All of the above shell binaries, except for OpenCore, either had an faulty edit command or failed to display output when boot directly from the client firmware Boot Manager.

The shell binary from the OpenCore 0.6.7 release was chosen for use in this answer.

The steps to install the new UEFI shell are given below.

  1. Download an OpenCore package: Open the webpage containing this answer on the client. From this GitHub website, download the current release of the OpenCore package. Currently this is OpenCore-0.6.7-RELEASE.zip, which by default will become the OpenCore-0 folder in your Downloads folder on the client.

  2. Mount the EFI volume: On the client, open a Terminal application window and enter the command given below.

    sudo diskutil mount disk0s1
    
  3. Put the shell in the EFI volume: On the client, copy the ~/Downloads/OpenCore-0/X64/EFI/OC/Tools/OpenShell.efi file to the root folder on the EFI volume. Rename this file to shellx64.efi.

  4. Put the startup script in the EFI volume: This step is optional, however the script does create useful aliases and environment variables. Also, the display mode is set so the shell uses the entire console window.

    Open this webpage on the client, then save the script given below as an ASCII text file named startup.nsh in the root folder on the EFI volume.

    @echo -off
    mode 128 40
    set -v AppleEnv 7C436110-AB2A-4BBB-A880-FE41995C9F82
    if x%uefishellversion% == x then
        # Startup commands for EFI 1.0 shells
        alias -v cv "ver -s"
        alias -v ush "shellx64.efi -nomap -noversion -delay 0"
        if "x%StartupDelay%" == x then
            set StartupDelay 0
        endif
        cls
    else
        # Startup commands for UEFI 2.2 shells
        set -v ShellAlias 0053D9D6-2659-4599-A26B-EF4536E631A9
        set -v SEnv 158DEF5A-F656-419C-B027-7A3192C079D2
        alias -v csrutil "setvar csr-active-config -nv -rt -bs -guid %AppleEnv%"
        alias -v cv ver
        if "x%ShellOpt%" == x then
            setvar ShellOpt -nv -bs -guid %SEnv% =L"-nomap -noversion -delay 0" =0000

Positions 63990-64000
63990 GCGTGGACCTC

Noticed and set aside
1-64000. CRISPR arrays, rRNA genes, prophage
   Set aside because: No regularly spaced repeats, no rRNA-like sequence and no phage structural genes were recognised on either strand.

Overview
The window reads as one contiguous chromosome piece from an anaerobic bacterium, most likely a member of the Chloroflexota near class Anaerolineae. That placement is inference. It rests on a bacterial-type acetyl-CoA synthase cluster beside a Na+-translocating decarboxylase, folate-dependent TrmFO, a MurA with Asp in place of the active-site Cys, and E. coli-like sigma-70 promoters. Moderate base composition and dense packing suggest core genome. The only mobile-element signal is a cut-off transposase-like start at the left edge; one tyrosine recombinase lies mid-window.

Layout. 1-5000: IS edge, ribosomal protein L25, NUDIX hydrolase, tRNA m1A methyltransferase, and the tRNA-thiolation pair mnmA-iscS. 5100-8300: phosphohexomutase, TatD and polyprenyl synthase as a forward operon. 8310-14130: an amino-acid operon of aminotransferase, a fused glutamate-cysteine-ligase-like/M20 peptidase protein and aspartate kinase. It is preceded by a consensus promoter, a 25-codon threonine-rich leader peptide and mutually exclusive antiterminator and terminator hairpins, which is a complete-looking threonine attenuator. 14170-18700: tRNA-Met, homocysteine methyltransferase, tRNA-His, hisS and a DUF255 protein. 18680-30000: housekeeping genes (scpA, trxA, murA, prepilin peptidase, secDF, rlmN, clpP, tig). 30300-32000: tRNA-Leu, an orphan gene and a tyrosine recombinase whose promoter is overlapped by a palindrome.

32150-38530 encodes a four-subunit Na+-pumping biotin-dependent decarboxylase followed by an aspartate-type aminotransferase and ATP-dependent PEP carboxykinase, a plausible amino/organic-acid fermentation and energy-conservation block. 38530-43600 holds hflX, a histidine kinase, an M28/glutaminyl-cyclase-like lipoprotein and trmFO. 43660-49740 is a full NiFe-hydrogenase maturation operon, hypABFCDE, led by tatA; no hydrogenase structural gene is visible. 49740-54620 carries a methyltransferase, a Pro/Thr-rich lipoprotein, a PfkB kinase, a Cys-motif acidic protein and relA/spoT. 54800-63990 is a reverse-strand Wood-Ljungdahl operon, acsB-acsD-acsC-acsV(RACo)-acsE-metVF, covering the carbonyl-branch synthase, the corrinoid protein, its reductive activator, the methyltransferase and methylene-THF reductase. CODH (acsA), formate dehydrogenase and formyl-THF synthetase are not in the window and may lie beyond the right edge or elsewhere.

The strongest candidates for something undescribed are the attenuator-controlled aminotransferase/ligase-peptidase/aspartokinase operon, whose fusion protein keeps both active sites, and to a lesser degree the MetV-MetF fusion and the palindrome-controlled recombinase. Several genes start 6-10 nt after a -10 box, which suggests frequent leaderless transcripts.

endif
    endif
    cv
    
  5. Restart to firmware: Shutdown the client. On the host, open the Startup Disk pane of Settings for the client. Hold down the option key and select the Restart to firmware… button.

  6. Add boot option: From the client firmware menus, select Enter setup>Configure boot options>Add boot option, then select the EFI volume, as shown in the example below.

    Next, select the shellx64.efi file. For a description enter UEFI Shell. and for options data enter -nomap -delay 0. The results should appear as shown below.

    Next, select Commit changes and exit>Exit the Boot Maintenance Manager. The window should appear as shown below.

  7. Test the shell: Select UEFI Shell to boot to the UEFI shell. When finished, enter exit to return to the Boot Manager. If desired, select Shut down the system.

1

The UEFI shell provided with the CD-R image file form of rEFInd does show output when involved from the rEFInd Boot Manager. Also, the included UEFI shell does not have the problem with the editor mentioned in the accepted answer.

At the time this answer was written, the most current version of rEFInd was 0.13.1. The rEFInd binary included in both refind-cd-0.13.1.zip and refind-cd-0.13.0.zip failed to work properly when installed in the Big Sur VMware Fusion Player client. The rEFInd binary in refind-cd-0.12.0.zip did work, therefore this version was chosen for use in this answer. All three zip files contain the same UEFI shell binary.